Within these main garden categories, there are dozens of sub-gardens, each with their own cultivated aesthetic and each offering a plethora of plants for you to gaze upon. Many of the species of flora in the Denver Botanic Gardens are hearty and drought resistant (which helps them survive in Colorado), and while the full number of specific plants is far too broad to list here, you can easily look up specific plants via the Garden Navigator — a database for their entire selection.

Remember that the Denver Botanic Gardens aren’t just for adults. Also located on the grounds is the Mordecai Children’s Garden. As the name suggests, this is the place for younglings to come and learn about flora in great detail:

“Mordecai Children’s Garden is a place for children and families to explore plants and the natural world, through hands­-on experiences and play. A variety of authentic natural materials in this garden allow kids to use their imagination and sense of wonder to create their own connections with plants.”

Approximately 3-acres in size, this part of the Gardens actually simulates six different ecosystems found in Colorado:

  • Alpine — Trailhead Terrace and Rooftop Alpine Garden
  • Subalpine Forest — Marmot Mountain and Pika Peak
  • Montane Forest — Myst­ery Forest
  • Plains and Grassland — Glorious Grasslands
  • Riparian — Pipsqueak Pond
  • Montane Shrubland — Sagebrush Stage

Now, you could walk around the Gardens on your own (a great way to move about at your own pace), or you could roll along with one of the many tours that head through the gardens instead. There are six being featured at present:

  • Creator Conversations Human | Nature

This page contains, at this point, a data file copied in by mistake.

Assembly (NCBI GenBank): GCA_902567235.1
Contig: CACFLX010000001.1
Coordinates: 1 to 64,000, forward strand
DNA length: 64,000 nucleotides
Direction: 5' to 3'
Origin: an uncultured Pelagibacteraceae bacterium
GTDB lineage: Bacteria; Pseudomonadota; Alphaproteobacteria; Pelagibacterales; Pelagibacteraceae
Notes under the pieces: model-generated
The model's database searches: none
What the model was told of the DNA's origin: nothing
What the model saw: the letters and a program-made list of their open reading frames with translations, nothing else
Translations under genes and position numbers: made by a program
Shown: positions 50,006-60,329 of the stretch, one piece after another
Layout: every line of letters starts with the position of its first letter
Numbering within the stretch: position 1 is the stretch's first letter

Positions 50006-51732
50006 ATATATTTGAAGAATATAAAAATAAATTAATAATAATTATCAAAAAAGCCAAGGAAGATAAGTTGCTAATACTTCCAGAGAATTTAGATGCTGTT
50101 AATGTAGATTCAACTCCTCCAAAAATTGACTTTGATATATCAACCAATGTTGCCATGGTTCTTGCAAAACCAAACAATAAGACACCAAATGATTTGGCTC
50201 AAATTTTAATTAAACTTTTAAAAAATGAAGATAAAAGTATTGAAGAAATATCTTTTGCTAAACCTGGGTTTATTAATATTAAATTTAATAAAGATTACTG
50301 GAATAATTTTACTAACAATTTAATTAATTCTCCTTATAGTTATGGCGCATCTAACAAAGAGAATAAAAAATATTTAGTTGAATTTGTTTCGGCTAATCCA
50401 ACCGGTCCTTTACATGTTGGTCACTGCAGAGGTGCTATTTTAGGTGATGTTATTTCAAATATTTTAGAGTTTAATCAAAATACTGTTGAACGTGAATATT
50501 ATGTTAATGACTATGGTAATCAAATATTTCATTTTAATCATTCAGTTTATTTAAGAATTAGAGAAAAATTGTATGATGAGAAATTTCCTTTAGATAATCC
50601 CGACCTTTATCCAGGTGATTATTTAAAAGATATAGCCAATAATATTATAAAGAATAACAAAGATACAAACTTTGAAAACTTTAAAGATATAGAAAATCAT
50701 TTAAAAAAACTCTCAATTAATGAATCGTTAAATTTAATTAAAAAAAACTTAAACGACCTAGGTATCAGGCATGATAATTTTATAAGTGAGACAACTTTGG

• Human | Nature
  • Midsummer Nights Tours
  • Garden Gurus Tours
  • A Walk Through Thyme Tours
  • The Monthly Self-Guided Walking Tours

With the exception of the self-guided tours, these experiences give you a great way to see the Gardens with an expert along for the ride. You’ll be able to draw upon their horticultural experience to learn more about the Gardens and the plants within; just be sure you register in advance so that you can secure a spot for yourself.

Last up, the Denver Botanical Gardens are also the site of many a fine event. This summer, the big ticket will be the Summer Concert Series, taking place at the Gardens’ UMB Bank Amphitheater and featuring a wide range of delightful outdoor musical performances. The lineup is a long one, but features classic rock and soul greats like Boz Scaggs and Michael McDonald, delivering their old-school hits with the passion and fervor that come from decades of experience on the stage. You won’t want to miss it, so be sure to snag your tickets soon!

Get There From the Apartments in Denver

If you want to get to the Denver Botanic Gardens from superior city dwellings like CoLab, you’ll find it’s just a quick, 10-minute drive over to Chessman Park. That’s one of the great things about being a part of the neighborhood at CoLab — the fact that the much of “Denver’s Finest” seems like it’s just a hop, skip, and a jump away. You’ll see Denver in a different light here; learn about what CoLab has to offer, then make this your first choice for Mile High living like no other community can deliver.